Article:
All of the guys in places two-five were first-time sub-4 Americans, meaning now there are 401 Americans under 4 in history according to Track and Field News.
More significant was one runner who didn’t break 4. The mystery that is German Fernandez continued as the former world junior indoor record holder, who ran 3:55.02 by himself as a freshman in college in 2009, only ran 4:03.14, after he faded on the last lap.
Don’t rule out Fernandez in 2013. Last year, he was only 10th at NCAAs but ran 3:34 by the end of the year. He is a SUPREME talent.
Three comments about the USA vs. the World Men’s DMR.
1. Kenya’s third Olympic 800-meter man in 20-year-old Anthony Chemut (1:43.96 PR), who went out in the semis of the Olympics at age 19, had the best 1,200 split of anyone (2:51.6). Might he end up being a 1,500 man? Time will tell.
2. Is anyone besides us amazed that television commentator Lewis Johnson was a middle distance runner. His intuitive understanding of the discipline just seems to be lacking at times. How can anyone call a less than 2-second lead on the anchor of a DMR as “comfortable.”
The DMR usually comes down to the anchor because over a 1,600, there are few “comfortable” leads.
In fact, the USA’s David Torrence, whom Lewis said had a “comfortable” lead, was caught less than 200 meters into the anchor leg.
3. Of course, it’s not every day that a guy goes out in 26.2 on a 1,600 leg but that’s what we had Caleb Ndiku unofficially splitting. Ndiku, the 2010 world junior XC and 1,500 champion, split 3:52.9 as Kenya finished second to Ethiopia.
More: Men’s DMR Splits
A Thumbs Down has to go the University of Arkansas men. The Hogs may have won their first NCAA title in a long while this winter, but how can the Hogs skip Penn Relays and Drake Relays and instead compete at home?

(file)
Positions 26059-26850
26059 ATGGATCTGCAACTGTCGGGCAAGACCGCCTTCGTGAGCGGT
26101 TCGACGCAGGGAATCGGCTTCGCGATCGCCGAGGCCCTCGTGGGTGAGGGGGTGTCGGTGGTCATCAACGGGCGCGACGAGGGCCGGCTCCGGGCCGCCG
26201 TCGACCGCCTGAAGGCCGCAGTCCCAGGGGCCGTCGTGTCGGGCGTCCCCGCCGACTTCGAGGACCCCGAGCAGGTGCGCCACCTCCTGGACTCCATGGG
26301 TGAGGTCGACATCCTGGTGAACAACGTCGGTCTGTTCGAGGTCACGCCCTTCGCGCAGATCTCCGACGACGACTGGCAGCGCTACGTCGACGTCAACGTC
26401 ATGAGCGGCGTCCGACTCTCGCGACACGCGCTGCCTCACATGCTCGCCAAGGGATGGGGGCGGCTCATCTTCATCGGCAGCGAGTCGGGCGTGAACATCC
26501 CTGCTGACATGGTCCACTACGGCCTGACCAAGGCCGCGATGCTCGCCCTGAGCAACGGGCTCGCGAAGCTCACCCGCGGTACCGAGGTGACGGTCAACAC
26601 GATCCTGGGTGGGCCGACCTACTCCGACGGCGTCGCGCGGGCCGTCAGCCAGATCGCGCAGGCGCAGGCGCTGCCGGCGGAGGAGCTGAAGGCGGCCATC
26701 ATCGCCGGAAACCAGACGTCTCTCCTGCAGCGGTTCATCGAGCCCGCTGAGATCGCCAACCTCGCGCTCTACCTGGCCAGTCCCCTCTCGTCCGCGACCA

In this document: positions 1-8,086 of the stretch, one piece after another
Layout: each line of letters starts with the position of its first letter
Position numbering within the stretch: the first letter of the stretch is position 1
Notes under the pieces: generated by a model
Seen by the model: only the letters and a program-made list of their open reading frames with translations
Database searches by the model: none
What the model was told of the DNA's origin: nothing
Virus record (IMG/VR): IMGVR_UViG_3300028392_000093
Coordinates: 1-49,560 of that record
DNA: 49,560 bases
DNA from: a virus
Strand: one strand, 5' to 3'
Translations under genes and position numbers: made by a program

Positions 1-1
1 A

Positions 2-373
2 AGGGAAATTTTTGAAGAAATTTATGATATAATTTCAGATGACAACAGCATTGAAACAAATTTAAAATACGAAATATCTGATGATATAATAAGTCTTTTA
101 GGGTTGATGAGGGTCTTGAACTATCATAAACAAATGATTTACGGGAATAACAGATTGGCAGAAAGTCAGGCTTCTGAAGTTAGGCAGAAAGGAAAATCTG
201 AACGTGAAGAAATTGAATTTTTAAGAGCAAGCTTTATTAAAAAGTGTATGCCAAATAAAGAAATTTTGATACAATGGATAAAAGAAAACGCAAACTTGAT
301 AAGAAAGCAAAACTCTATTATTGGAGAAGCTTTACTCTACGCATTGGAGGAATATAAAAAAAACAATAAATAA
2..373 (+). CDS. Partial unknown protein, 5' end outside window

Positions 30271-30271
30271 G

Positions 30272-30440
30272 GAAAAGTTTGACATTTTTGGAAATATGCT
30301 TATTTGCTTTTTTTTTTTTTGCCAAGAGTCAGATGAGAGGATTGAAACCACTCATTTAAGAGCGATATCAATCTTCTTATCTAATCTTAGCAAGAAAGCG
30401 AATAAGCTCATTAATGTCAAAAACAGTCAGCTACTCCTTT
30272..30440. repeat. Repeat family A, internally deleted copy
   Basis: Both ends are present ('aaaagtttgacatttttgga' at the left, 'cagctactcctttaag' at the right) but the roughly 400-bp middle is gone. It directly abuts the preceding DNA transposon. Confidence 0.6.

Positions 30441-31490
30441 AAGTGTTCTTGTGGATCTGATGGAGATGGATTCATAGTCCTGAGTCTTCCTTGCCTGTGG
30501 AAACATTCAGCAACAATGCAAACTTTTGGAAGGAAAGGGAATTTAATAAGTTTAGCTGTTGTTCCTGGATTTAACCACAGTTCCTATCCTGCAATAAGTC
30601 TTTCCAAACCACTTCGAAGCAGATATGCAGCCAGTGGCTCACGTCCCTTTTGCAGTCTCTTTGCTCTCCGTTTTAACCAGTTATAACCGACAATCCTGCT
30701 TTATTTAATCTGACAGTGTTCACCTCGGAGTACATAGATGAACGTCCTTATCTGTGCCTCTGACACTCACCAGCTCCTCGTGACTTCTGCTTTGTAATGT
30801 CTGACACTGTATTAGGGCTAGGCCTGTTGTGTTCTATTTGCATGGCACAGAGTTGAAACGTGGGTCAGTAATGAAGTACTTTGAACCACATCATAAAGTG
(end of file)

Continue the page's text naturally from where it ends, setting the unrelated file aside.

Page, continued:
Contrast them to the University of Oregon, which is the one program that seemingly still tries to do it all – XC, Indoor, Outdoor, Dual Meet, Relay Meets, etc. The Ducks entered a record 9 relay teams at Penn.
What about the sport? We feel like the Hogs’ 800 guys should consider a mutiny. Instead of competing for glory in front of tens of thousands, they ran in front of basically no one at home. Consider our Stat of the Week below:
Stat Of The Week
7:08.84 – cumulative 2013 seasonal best times of Arkansas’ four best 800 runners so far this year (including indoors).
7:08.96 – collegiate record time in 4 x 800 set by Arizona State in 1985.
7:10.20 – cumulative 2013 seasonal best times of Penn State’s four best 800 runners so far this year (including indoors). The Nittany Lions defended their Penn Relays crown.
7:11.17 – Penn Relays record for 4 x 800 set by Penn State in 1985.
Normally we put Recommended Reads near the end, but not this week. The guy featured in our one Recommended Read this week might be distance running’s biggest star over the next 15 years, so it’s important you learn about his life story:
Orphaned at age 13, he fell into depression and stopped going to school and training. Now at age 18, he’s a 12:47 performer. Truly incredible.
2013 Stanford Notes – Chris Solinsky’s Comeback Flourishes/Eric Jenkins’ Remarkable Improvement Continues
The big takeaways for us from the 2013 Payton Jordan meet (which was a bit anti-climactic compared to last year’s crazy Olympic year edition)? Watch out US fans – Chris Solinsky‘s comeback is coming faster than expected. His 13:23 was a big step forward in his comeback from his 2011 injury and he realized it:
Quote Of The Week II (We Actually Made This Quote Of The Day Mid-Day On Tuesday):
“I’m really happy. I’m probably more psyched about this (13:23) than the 26:59 to be honest …
I know I’m not in the same league as Galen, Lagat and Lomong right now, but I’m coming for ’em. You guys hear that? I’m coming for you.”
– Chris Solinsky talking after running 13:23 at Stanford. Solinsky was in a great mood and pointing in a joking manner at the camera when talking “to” Rupp, Lagat and Lomong.